Boeing gears up to produce 787 orders

Washington DC
Source:
This story is sourced from Flight International
Subscribe today »

While the type's flight-test programme is under way, Boeing will begin 787 production to begin filling the huge 866-aircraft, 56-customer backlog already accumulated. But the airframer may get some help from the ailing global economy, which has seen several early customers look for deferrals of 2010 scheduled deliveries.

Boeing has already seen deferrals from early customers Delta Air Lines and five Chinese carriers, and now Qantas is in negotiations with Boeing to delay the delivery of the 65 787s it has on order. Its low-cost Jetstar subsidiary is expected to take delivery of its first 787-8 in May 2010.

Qantas chief executive Alan Joyce told Flight International's sister publication Airline Business at the International Air Transport Association annual general meeting in Kuala Lumpur that the troubled economic environment, including the impact of swine flu on Asian travel, is a key motivator for negotiating the deferral: "We don't feel next year is the right time."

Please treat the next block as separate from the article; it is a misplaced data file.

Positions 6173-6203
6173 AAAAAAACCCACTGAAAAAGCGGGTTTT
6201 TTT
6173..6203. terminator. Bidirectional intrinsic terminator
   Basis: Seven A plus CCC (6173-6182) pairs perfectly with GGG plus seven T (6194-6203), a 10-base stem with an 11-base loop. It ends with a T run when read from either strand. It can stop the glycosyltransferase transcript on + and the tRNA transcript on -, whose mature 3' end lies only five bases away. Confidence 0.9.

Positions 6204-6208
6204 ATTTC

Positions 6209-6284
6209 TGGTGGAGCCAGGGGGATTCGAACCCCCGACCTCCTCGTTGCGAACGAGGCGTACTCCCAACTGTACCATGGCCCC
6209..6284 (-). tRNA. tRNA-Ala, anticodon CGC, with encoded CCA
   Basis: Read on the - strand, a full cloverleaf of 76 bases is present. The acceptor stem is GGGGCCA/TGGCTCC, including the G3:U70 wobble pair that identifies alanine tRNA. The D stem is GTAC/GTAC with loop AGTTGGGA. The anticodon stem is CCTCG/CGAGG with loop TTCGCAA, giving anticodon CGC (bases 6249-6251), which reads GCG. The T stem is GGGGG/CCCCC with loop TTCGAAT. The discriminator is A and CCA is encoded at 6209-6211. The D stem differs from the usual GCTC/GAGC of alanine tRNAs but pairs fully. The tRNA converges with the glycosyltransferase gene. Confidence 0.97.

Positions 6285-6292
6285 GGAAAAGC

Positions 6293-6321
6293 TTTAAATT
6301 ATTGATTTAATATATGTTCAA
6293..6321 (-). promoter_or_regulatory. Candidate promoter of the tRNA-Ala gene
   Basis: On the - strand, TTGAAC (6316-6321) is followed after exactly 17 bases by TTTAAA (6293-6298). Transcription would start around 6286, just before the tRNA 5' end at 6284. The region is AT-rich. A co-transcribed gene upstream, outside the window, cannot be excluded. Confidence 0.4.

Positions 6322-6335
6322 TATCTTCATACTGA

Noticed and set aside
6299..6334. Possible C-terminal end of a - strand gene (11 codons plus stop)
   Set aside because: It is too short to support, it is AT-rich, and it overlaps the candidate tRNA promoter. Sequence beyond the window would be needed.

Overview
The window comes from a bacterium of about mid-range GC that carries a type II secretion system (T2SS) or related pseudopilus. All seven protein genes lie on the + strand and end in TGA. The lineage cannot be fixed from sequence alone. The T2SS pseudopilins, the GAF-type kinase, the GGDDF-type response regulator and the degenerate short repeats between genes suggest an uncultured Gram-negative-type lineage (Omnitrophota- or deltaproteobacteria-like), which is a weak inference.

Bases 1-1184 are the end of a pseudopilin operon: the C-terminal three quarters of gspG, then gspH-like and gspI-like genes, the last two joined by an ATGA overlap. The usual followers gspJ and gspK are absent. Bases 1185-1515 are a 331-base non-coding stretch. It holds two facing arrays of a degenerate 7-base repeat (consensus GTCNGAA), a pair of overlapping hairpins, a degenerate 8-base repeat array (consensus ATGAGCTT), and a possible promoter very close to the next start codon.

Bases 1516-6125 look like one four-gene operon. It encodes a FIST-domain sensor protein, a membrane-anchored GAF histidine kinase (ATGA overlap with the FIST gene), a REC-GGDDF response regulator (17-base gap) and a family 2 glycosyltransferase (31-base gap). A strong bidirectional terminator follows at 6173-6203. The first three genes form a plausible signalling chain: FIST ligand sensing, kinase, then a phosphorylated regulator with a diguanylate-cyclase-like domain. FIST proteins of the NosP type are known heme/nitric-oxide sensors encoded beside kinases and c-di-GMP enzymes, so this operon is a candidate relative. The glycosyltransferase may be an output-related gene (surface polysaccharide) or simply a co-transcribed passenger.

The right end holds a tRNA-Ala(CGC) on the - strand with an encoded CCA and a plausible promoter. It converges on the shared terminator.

boeing 
 © Boeing

Bank of America/Merrill Lynch aerospace analyst Ron Epstein says the change in early demand for the 787 provides Boeing a chance to approach its ambitious production ramp-up planning more modestly: "If the market is giving you a reasonable way to ramp up, then why not take it?"

Boeing plans to build 787s at a rate of 10 a month by the close of 2012. First-tier 787 supplier Spirit AeroSystems, which is responsible for the forward fuselage, pylons and leading and trailing edges of the wings, says it plans to deliver two shipsets a month to Boeing for the remainder of 2009 and into 2010 as the company waits for guidance on the coming ramp-up.

Epstein adds that a slower ramp-up allows for the 787 supply chain to build its capability at a more "controlled pace" while giving the company additional time to work in weight reduction and performance enhancements.

"Time is [Boeing's] friend," says Epstein. "They didn't plan it this way, but launching an airplane into a down cycle gives them more flexibility."